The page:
Different methods have been used to identify and characterize tissue-specific genes. Traditional experimental methods, including RT-PCR and Northern blot, are usually carried out at the single-gene level and thus time-consuming. High-throughput technologies, such as Expressed Sequence Tag (EST) sequencing and DNA microarrays, have the capacity to perform genome-wide analysis with high efficiency. The DNA microarray technology can generate large amounts of gene expression data from various tissues, and provide the useful data source for analyzing tissue-specific genes. Several statistical methods have been applied for identifying tissue-specific genes using gene expression data. Kadota and co-workers [5] described an unsupervised method to select the tissue-specific genes using Akaike's information criterion (AIC) approach. Another method called ROKU [6] has been developed by the same group for detecting tissue-specific gene expression patterns. The approach used Shannon entropy and outlier detection to scan expression profiles for ranking tissue-specific genes. Liang et al. [7] developed a statistical method based on hypothesis testing procedures to profile and identify the tissue-selective genes. However, the statistical methods for tissue-specific gene prediction suffer from drawbacks. The microarray expression data are generated from different experiments, both biological variations and experimental noise result in significant variations in data quality. The statistical methods usually assigned an equal weight to each observation for prediction. Thus, the methods do not work well for non-linear models and may not detect the hidden expression patterns from the noisy microarray data. Moreover, the statistical methods do not use biological knowledge for prediction. The simple data-driven analysis may produce some misleading results for further experimental studies.

Machine learning can automatically recognize hidden patterns in complex data. It has been shown that machine learning can be used to construct accurate classifiers for tissue-specific gene prediction. Chikina et al. [8] used Support Vector Machines (SVMs) to predict tissue-specific gene expression in Caenorhabditis elegans with whole-animal microarray data. The SVM classifiers reached high predictive performances in nearly all tissues. It was shown that the approach outperformed clustering methods and provided valuable information for further experimental studies. However, it is still unknown whether machine learning methods can be used to predict tissue-specific genes in human.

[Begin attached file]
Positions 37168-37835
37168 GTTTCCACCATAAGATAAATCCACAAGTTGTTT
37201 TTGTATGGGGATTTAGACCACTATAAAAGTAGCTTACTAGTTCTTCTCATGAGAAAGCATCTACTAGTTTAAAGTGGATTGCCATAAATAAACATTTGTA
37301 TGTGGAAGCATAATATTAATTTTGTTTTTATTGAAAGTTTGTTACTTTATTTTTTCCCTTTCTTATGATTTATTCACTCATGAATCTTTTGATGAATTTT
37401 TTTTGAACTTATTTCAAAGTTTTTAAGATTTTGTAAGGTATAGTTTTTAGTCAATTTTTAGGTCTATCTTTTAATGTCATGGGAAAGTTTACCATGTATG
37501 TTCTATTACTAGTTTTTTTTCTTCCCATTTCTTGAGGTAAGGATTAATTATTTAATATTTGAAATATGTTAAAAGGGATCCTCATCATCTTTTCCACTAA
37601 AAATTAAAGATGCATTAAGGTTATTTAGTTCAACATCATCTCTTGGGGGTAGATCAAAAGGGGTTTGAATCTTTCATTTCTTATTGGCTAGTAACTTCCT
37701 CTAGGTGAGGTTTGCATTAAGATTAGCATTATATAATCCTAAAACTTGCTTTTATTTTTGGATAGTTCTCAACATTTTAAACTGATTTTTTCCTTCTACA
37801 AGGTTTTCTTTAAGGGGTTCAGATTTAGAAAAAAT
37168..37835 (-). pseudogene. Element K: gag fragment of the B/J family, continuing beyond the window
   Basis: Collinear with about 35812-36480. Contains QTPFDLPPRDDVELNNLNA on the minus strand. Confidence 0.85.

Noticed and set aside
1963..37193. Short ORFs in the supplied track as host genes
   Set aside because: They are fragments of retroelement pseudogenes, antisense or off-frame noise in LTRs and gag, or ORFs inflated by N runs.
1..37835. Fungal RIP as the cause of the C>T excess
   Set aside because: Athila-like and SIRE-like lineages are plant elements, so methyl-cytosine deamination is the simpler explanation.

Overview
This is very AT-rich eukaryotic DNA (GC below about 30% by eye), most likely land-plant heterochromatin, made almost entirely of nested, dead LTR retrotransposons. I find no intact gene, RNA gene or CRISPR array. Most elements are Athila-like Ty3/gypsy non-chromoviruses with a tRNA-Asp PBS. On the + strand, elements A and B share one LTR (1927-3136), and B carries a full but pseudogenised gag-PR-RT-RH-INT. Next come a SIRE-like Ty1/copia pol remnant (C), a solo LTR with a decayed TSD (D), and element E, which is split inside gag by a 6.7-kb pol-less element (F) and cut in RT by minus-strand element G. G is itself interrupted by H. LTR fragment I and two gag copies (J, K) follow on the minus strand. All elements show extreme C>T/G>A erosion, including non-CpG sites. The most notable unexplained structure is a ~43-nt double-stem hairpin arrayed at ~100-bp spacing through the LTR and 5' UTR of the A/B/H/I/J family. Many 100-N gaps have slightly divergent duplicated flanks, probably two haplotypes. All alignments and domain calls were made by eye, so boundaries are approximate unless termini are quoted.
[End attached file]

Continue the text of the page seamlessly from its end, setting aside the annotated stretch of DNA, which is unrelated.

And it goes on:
We previously compiled a large microarray gene expression dataset, which contained 2,968 expression profiles of various human tissues, including brain, liver, testis, blood and kidney samples [9]. A computational method was also developed for identifying tissue-selective genes using the integrated microarray dataset. However, the method assigned an equal weight to each expression profile for identification. In this study, a machine learning approach was developed for human tissue-specific/selective gene prediction using the available dataset. According to the lists of known tissue-specific/selective genes, the gene expression data were extracted from the compiled dataset and used for classifier construction. Random Forests (RFs) and Support Vector Machines (SVMs) were trained with the expression data to construct accurate classifiers. The results indicate that the RF classifiers achieved better predictive performance for tissue-specific gene prediction. The approach generated large numbers of candidate genes for brain and liver-specific expression. The examinations of high scoring genes suggest that our approach can be used to select candidate genes for experimental studies.

Methods